Schneiderman agreement end non-compete agreements

Attorny_General_Eric_T_SchneidermanAgreement follows complaint from a former non-managerial employee who was unable to accept a better job because of onerous requirement 

Attorney General Eric T. Schneiderman today announced that Examination Management Services, Inc., a nationwide medical information services provider headquartered in Texas, agreed to stop using non-compete agreements for most employees in New York. The non-compete agreements prohibited all employees from working for competitors after leaving the company, regardless of whether they had access to trade secrets or other sensitive information. All New York employees were required to sign such a non-compete agreement.

“Restricting rank-and-file workers from being able to find other jobs is unjust and inappropriate,” said Attorney General Schneiderman. “Workers should be able to change jobs without fear of being sued by their prior employer.”

Prior to today’s agreement, EMSI’s mandatory non-compete agreements prohibited employees, for nine months after leaving the company, from working for competitors within fifty miles of any location where they worked for EMSI. Nearly all EMSI employees in New York work in non-senior level positions whose jobs involve traveling extensively around the state to conduct routine physical examinations, draw blood, and collect bodily specimens for lab testing.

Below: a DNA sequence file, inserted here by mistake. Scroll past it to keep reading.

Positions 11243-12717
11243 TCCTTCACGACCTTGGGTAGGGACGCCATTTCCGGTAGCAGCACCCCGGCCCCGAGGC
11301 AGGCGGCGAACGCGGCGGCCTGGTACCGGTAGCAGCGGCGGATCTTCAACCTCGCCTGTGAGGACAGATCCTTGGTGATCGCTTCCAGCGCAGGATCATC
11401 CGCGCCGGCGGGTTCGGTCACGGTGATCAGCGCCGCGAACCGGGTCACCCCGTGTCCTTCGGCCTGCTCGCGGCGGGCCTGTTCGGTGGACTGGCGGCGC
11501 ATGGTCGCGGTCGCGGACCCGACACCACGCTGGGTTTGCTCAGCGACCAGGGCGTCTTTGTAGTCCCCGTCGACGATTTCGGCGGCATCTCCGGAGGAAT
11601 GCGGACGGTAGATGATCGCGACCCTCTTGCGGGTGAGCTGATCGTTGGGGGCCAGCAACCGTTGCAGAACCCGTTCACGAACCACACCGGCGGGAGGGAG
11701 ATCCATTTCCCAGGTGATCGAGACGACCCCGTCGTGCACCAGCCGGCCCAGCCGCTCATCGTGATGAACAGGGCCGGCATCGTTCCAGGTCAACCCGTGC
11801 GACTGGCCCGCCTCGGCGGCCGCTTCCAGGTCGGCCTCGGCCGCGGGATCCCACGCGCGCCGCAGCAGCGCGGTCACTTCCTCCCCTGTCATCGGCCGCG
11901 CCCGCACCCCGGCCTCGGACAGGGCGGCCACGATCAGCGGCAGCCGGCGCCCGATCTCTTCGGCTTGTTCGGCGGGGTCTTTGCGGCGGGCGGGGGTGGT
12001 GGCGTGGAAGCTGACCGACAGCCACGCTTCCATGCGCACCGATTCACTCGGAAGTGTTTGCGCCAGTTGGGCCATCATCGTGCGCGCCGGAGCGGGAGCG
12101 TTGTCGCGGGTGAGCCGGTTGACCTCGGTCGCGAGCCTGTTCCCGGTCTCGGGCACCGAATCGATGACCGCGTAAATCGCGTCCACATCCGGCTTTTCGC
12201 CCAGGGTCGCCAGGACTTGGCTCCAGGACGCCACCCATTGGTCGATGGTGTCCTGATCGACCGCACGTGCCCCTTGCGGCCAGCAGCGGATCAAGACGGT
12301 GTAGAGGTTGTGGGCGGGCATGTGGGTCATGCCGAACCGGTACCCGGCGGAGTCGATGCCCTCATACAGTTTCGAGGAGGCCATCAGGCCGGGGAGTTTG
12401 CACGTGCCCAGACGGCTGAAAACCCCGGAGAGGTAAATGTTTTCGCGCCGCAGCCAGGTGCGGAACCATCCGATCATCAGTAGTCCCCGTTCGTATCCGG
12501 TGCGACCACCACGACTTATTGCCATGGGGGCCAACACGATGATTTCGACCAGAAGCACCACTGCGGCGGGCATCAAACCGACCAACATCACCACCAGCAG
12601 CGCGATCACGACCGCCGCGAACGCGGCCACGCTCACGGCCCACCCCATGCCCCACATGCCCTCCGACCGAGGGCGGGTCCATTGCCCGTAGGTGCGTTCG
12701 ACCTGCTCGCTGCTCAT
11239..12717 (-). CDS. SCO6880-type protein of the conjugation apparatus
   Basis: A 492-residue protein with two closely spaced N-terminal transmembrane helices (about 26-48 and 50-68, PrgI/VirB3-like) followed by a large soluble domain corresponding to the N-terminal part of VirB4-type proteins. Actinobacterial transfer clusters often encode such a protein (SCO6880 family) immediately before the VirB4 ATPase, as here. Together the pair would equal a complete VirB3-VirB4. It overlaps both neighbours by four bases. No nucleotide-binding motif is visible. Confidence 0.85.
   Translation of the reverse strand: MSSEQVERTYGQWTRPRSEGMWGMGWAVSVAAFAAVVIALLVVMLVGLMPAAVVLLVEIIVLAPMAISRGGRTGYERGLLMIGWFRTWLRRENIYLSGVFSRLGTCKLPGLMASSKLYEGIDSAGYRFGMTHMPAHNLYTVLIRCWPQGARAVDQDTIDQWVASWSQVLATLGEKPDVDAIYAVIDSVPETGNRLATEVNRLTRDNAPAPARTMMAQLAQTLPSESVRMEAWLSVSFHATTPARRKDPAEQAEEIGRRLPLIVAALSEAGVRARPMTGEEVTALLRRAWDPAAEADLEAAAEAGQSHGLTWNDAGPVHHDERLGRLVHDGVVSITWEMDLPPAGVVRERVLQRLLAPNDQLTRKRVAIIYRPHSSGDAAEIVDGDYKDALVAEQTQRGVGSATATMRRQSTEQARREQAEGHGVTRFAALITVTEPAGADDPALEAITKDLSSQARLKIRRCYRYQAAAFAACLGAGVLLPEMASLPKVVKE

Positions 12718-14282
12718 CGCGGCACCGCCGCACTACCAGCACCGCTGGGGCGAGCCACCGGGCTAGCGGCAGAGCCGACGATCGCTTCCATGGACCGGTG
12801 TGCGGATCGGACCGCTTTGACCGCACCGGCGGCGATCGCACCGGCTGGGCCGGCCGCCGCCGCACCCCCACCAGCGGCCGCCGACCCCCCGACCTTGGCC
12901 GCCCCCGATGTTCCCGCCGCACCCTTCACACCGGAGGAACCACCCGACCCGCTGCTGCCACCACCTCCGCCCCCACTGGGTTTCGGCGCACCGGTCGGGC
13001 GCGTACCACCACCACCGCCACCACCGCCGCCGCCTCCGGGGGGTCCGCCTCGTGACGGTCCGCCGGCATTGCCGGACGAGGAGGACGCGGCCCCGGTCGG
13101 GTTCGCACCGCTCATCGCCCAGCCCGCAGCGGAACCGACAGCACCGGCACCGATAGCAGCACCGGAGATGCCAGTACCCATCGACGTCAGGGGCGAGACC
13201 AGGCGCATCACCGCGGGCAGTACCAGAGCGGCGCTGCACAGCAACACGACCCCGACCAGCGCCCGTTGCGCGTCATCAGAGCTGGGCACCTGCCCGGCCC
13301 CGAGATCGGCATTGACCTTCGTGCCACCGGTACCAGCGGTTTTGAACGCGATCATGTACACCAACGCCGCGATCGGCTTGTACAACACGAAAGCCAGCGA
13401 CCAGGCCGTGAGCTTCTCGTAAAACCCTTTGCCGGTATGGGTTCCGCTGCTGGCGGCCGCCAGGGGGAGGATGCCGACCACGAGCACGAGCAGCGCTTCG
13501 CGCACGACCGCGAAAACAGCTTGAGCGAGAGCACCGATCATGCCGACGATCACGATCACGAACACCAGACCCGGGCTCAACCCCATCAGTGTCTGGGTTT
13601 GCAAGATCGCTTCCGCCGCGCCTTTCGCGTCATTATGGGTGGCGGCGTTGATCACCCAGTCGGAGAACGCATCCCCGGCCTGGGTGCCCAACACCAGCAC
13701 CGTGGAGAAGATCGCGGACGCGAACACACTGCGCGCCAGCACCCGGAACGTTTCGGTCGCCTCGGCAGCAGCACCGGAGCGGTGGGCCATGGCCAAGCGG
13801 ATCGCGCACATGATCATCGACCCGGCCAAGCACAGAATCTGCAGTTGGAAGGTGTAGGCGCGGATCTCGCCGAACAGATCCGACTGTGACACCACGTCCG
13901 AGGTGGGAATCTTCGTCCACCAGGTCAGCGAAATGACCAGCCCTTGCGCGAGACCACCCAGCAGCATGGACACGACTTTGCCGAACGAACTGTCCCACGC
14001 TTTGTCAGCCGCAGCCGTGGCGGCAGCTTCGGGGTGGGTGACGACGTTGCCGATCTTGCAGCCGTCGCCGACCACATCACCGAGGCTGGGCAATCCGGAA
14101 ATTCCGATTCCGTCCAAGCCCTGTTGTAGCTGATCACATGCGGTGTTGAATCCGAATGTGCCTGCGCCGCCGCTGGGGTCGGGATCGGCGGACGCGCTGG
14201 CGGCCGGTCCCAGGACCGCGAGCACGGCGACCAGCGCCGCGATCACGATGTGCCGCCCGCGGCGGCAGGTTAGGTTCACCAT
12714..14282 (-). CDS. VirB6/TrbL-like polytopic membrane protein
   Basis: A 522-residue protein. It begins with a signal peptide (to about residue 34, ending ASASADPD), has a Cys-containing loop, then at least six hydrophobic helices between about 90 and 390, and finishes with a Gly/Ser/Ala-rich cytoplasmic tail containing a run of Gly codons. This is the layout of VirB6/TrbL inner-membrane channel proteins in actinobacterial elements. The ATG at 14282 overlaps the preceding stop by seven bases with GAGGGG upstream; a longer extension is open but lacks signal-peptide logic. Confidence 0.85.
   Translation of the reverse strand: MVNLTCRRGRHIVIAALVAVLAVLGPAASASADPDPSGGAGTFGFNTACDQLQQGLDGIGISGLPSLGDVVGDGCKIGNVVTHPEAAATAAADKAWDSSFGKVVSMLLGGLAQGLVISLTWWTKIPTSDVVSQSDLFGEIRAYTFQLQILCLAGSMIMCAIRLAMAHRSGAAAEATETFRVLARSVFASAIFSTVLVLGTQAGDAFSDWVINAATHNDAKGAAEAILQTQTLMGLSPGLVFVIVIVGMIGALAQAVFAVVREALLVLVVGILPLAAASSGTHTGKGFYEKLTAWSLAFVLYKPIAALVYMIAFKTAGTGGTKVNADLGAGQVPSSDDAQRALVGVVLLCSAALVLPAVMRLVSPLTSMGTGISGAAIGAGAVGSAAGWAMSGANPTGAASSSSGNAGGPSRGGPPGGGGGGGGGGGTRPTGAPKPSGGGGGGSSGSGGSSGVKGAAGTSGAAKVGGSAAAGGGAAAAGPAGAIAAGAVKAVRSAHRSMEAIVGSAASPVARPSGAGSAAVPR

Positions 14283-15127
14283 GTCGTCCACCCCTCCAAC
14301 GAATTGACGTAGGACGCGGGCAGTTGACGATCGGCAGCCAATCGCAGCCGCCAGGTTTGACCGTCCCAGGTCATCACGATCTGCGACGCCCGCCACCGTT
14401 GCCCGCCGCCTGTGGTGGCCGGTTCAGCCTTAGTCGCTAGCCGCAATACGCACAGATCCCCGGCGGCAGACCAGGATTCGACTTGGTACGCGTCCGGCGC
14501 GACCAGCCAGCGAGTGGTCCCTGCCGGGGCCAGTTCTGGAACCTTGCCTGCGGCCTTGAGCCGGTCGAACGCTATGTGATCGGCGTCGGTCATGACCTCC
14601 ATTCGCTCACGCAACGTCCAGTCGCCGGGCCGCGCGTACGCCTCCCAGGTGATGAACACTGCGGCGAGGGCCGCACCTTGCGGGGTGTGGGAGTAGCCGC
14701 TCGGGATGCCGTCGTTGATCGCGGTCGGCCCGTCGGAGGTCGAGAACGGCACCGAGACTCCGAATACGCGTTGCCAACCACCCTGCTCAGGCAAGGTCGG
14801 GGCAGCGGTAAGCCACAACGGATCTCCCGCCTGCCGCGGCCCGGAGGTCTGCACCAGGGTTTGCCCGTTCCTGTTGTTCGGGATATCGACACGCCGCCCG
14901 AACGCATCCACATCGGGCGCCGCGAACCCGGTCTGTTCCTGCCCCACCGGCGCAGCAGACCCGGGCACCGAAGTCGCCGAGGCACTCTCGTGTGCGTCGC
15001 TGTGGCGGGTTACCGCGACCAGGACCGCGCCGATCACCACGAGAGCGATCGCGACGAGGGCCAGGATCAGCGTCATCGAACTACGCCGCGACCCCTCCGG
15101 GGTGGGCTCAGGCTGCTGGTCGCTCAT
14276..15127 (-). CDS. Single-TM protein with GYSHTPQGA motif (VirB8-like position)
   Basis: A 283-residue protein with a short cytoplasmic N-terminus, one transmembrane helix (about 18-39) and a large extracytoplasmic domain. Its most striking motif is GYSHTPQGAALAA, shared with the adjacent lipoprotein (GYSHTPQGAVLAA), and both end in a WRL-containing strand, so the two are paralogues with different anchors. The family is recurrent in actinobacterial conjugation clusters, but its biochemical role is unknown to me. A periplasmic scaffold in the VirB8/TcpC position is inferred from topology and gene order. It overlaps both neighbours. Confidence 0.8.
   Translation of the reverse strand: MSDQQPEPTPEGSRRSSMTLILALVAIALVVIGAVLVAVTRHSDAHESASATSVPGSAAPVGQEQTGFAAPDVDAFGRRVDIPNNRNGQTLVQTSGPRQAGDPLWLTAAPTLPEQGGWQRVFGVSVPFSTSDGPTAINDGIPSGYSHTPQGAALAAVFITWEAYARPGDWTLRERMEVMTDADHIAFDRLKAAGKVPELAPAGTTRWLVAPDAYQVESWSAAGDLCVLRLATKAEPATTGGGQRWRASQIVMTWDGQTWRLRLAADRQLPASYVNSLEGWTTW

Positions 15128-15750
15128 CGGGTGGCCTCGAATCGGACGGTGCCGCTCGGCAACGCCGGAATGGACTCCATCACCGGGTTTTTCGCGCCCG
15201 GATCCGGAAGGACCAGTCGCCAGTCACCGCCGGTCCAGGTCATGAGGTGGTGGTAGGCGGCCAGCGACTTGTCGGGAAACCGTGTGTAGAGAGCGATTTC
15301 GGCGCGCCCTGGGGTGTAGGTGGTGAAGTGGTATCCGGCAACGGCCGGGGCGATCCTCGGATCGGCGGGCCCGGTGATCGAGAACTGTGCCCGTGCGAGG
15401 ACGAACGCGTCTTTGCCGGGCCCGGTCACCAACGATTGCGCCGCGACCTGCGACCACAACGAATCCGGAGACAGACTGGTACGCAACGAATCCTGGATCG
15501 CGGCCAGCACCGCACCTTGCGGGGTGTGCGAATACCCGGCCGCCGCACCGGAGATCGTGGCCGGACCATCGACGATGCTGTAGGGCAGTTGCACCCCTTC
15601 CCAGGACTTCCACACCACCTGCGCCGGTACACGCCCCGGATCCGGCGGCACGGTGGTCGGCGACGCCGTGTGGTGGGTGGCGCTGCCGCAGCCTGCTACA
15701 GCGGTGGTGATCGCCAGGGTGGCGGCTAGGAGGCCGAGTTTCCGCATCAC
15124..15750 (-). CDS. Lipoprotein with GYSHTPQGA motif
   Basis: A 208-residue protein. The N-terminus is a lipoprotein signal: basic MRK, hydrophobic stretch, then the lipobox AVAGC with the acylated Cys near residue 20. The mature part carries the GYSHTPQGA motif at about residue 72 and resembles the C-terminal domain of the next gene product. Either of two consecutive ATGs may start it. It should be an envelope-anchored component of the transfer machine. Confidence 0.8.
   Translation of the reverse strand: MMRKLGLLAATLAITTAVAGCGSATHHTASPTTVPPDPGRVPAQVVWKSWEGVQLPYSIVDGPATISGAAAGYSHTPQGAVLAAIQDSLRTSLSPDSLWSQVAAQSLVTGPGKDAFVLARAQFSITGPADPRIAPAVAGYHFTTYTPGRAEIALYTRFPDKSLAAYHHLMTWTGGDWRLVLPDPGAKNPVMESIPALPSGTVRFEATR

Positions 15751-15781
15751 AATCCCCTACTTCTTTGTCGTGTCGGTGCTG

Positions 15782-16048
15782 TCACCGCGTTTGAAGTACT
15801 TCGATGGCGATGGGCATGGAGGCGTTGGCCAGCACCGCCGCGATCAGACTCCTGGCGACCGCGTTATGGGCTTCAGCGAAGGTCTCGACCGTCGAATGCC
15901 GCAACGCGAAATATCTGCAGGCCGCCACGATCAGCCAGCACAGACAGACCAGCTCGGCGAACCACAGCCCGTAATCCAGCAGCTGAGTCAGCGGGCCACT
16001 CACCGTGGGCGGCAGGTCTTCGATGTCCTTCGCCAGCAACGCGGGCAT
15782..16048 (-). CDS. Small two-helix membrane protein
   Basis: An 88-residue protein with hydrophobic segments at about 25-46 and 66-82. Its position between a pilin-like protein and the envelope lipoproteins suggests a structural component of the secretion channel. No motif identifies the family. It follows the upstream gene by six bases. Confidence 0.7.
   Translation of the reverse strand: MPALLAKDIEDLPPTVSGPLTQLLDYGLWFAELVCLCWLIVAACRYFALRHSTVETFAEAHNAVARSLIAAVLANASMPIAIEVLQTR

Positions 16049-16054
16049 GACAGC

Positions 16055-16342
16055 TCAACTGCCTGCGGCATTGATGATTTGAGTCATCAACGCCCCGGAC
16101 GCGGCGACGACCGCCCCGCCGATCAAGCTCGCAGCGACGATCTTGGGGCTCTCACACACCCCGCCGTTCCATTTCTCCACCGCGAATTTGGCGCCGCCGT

The Attorney General received a complaint from a former EMSI employee, a phlebotomist who drove long hours to individual homes and offices around upstate New York performing physical examinations and collecting specimens. She was offered a job by a clinical laboratory company that offered more regular hours, higher pay, and no travel requirements, but the offer was rescinded when the company discovered she was subject to a non-compete with EMSI. When the Attorney General intervened, EMSI agreed to release the former employee from her non-compete and to end its use of non-competes for all regular employees.

Under today’s agreement, EMSI will no longer require employees in New York (other than top executives, such as directors and officers) to sign non-compete agreements that cover employment opportunities after they stop working for EMSI. EMSI will also notify all current employees, and all former employees who left within the last nine months, that the non-compete agreement is no longer in effect.

“I am grateful to Attorney General Schneiderman for looking into this issue,” said Margaret Beebe, the former EMSI employee. “Now that I am released from my non-compete with EMSI, I can look for a good, stable job in my field without worrying about having a non-compete agreement.”

New York law does not permit the use of non-compete agreements, except in very limited circumstances, such as when an employee has unique skills or access to trade secrets. In June, the Attorney General obtained similar settlements with Jimmy John’s and Law 360.  The U.S. Treasury Department and the White House recently issued reports that criticized the negative effects of non-competes, and described legislation in other states that limits or prohibits non-competes altogether.

Employees who believe they are subject to an unlawful non-compete agreement are encouraged to contact the New York Attorney General’s office at 212.416.8700 or noncompete@ag.ny.gov with questions or concerns.

This matter was handled by Assistant Attorney General Haeya Yim of the Labor Bureau. The Labor Bureau Deputy Bureau Chief is ReNika Moore and the Bureau Chief is Terri Gerstein. The Executive Deputy Attorney General for Social Justice is Alvin Bragg.

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